My first Frankfurt was back in 1988, when I was senior fiction editor at Pan Macmillan. It was a different world then. No internet, no mobiles, no Twitter. And the manuscripts! Everybody read hard copies. The office photocopiers would be overheating in the run-up to the fair.
We all queued to see Ivana Trump. This must have been the early 1990s. She had “written” a romance novel and was there with her big hair, turning heads. Frankfurt was a sort of showcase for celebrity authors then, much less so now.
A former c.e.o. of Simon & Schuster held annual dinners at the Schloss Kronberg, a hotel-cum-castle some way outside the city. I was invited one year, long before I joined S&S. One of the guests was fashion designer Diane von Furstenberg. She was quite a presence and it was just bizarre to be there, out in the forest, Frankfurt feeling a million miles away.
No one believes me when I say I like the city. So many people take cabs everywhere, which makes it hard to get a sense of the city. I stay in a small hotel in a residential area and walk everywhere. That way you get a stronger sense of the city, its day-to-day life, rather than seeing it through the window of a cab.
I always pack cough sweets. One year I lost my voice through laryngitis. My then-colleague, Tim Binding, plied me with honey from the hotel breakfast tables and at every appointment I was given strong cough sweets, which gave me an almighty high by lunchtime.
It’s the European publishers I really like to see. I like looking through their lists, at the authors they’re trying to break, discussing those for whom UK rights are still free. We talk about authors we share, how we are jacketing and positioning them. Relationships with individual editors and agents build up wonderfully over the years and you get to know their tastes and publishing instincts.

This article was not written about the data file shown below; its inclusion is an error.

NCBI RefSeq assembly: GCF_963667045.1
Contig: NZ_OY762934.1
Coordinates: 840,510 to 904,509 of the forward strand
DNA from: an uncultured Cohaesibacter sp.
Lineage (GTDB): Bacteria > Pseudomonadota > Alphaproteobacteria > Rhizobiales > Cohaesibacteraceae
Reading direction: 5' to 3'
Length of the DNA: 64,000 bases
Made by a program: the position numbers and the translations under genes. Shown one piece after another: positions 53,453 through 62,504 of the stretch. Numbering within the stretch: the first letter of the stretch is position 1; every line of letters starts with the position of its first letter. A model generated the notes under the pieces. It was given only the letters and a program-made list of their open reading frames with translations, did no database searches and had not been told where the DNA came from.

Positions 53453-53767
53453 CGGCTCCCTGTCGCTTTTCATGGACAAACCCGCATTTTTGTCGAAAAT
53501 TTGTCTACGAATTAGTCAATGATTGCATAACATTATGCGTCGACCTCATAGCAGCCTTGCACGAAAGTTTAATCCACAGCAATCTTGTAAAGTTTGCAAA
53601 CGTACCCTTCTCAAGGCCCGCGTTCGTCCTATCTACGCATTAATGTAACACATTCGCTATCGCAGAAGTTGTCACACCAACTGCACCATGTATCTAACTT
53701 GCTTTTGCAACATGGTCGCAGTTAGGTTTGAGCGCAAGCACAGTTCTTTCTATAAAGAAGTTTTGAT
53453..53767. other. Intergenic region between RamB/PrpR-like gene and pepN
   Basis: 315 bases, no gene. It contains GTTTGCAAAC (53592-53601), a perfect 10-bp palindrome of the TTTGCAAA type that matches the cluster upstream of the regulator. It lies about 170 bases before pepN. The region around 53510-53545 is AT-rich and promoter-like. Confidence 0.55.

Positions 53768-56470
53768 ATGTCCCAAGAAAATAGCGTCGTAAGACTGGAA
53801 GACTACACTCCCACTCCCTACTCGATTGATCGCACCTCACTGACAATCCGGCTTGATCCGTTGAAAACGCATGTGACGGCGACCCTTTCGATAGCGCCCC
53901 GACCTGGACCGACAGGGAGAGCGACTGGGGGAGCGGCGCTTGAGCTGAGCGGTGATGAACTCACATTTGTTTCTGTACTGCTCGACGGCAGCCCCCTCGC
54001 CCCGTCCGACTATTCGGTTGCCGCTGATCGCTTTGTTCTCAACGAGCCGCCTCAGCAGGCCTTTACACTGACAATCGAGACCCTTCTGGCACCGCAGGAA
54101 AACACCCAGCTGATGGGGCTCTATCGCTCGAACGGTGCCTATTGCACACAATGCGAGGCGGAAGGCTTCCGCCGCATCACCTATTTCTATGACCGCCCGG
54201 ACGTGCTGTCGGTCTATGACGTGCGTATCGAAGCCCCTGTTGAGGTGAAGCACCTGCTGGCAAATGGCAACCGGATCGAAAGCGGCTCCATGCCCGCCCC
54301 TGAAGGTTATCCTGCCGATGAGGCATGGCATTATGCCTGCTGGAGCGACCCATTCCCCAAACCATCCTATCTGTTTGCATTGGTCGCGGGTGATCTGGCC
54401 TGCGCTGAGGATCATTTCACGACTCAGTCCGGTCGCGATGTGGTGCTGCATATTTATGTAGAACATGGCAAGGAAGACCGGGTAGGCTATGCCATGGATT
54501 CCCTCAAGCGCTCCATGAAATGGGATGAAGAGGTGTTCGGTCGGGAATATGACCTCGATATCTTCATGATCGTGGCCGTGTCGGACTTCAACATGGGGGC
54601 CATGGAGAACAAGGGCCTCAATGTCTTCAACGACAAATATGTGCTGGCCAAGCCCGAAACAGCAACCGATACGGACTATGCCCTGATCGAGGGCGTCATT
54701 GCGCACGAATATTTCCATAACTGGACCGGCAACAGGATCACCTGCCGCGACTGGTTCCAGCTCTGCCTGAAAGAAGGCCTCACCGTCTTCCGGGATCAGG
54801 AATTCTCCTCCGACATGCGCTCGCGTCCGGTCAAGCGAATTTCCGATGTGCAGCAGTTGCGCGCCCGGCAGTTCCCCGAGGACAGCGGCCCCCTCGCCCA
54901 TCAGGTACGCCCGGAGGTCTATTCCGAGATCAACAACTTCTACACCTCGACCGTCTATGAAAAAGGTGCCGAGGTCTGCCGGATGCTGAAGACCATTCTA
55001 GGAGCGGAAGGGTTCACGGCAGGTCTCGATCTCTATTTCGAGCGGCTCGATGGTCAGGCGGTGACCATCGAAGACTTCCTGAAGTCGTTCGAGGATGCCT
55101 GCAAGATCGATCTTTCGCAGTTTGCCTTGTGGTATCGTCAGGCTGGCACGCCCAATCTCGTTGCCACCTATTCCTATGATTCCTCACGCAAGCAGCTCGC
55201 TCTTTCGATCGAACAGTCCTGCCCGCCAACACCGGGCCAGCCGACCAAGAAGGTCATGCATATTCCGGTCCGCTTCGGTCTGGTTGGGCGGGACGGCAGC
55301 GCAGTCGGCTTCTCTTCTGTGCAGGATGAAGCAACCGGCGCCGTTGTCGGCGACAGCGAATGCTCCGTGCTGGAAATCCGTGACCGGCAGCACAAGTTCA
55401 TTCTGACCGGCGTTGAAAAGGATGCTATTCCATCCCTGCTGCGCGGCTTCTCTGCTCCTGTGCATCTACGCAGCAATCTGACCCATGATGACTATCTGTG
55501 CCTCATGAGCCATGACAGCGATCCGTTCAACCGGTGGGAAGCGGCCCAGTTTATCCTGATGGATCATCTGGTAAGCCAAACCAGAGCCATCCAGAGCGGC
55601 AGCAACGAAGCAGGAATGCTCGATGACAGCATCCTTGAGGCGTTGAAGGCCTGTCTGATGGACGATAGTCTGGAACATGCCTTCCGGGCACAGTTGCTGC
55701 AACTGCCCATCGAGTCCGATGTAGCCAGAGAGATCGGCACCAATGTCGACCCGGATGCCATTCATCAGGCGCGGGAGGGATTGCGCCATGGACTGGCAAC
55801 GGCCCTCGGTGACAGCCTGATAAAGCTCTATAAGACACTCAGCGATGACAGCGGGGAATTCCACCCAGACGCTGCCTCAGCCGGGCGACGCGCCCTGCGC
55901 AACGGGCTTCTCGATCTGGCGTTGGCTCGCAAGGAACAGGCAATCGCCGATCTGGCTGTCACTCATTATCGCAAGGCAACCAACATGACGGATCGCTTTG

I spend more time in Hall 5 than I used to. As well as catching up with our colleagues and other US publishers and agents, I spend time observing what the Scandinavian publishers are up to, and the French and Germans. Since authors such as Stieg Larsson and Jo Nesbø came to prominence, there is a fund of astonishing authors who can work as well in the UK market as US authors do, so it’s important to keep an eye out.
Some Dutch publishers had a good idea one year. They were wearing rings with little watches embedded, so they could check the time without drawing attention to make sure appointments didn’t overrun (as they frequently do). I saw someone in the aisles one year sporting a pair of Google glasses, during that momentary time when they were in fashion.
I usually arrive on the Monday and have meetings that day and on Tuesday before the fair begins. Finding one’s way through throngs of people in the lobby can be a little overwhelming if you don’t know the person you are due to meet with. Intimidating for first-timers, I’m sure, but there is a terrific buzz and camaraderie. It’s a great way to start the week.
The much-missed Knopf publisher and translator Carol Brown Janeway was remembered at the Hessischer Hof last year. Sonny Mehta hosted a touching memorial drinks, with many warm tributes from people around the world, reminding us of the extraordinary publishing community we all belong to.
I love the fair. I like the energy, the pace; the fact that we’re all talking about books, authors, ideas; the challenges we face, the moments of celebration. It is about meeting face to face, away from email, having chance encounters, finding something special amid the plethora of titles discussed. But you need stamina and resilience. And a voice!
I would like to think FBF will still be here in 50 years’ time. One thing that may affect it is pressure on budgets. But the buying and selling of rights is at the heart of it, and long may that continue. Our rights teams, UK and US, are incredible. They work so hard. Frankfurt is fundamentally about bringing together publishers and agents from across the world—that’s where the fair’s longevity lies.
Suzanne Baboneau is managing director of adult publishing, Simon & Schuster UK.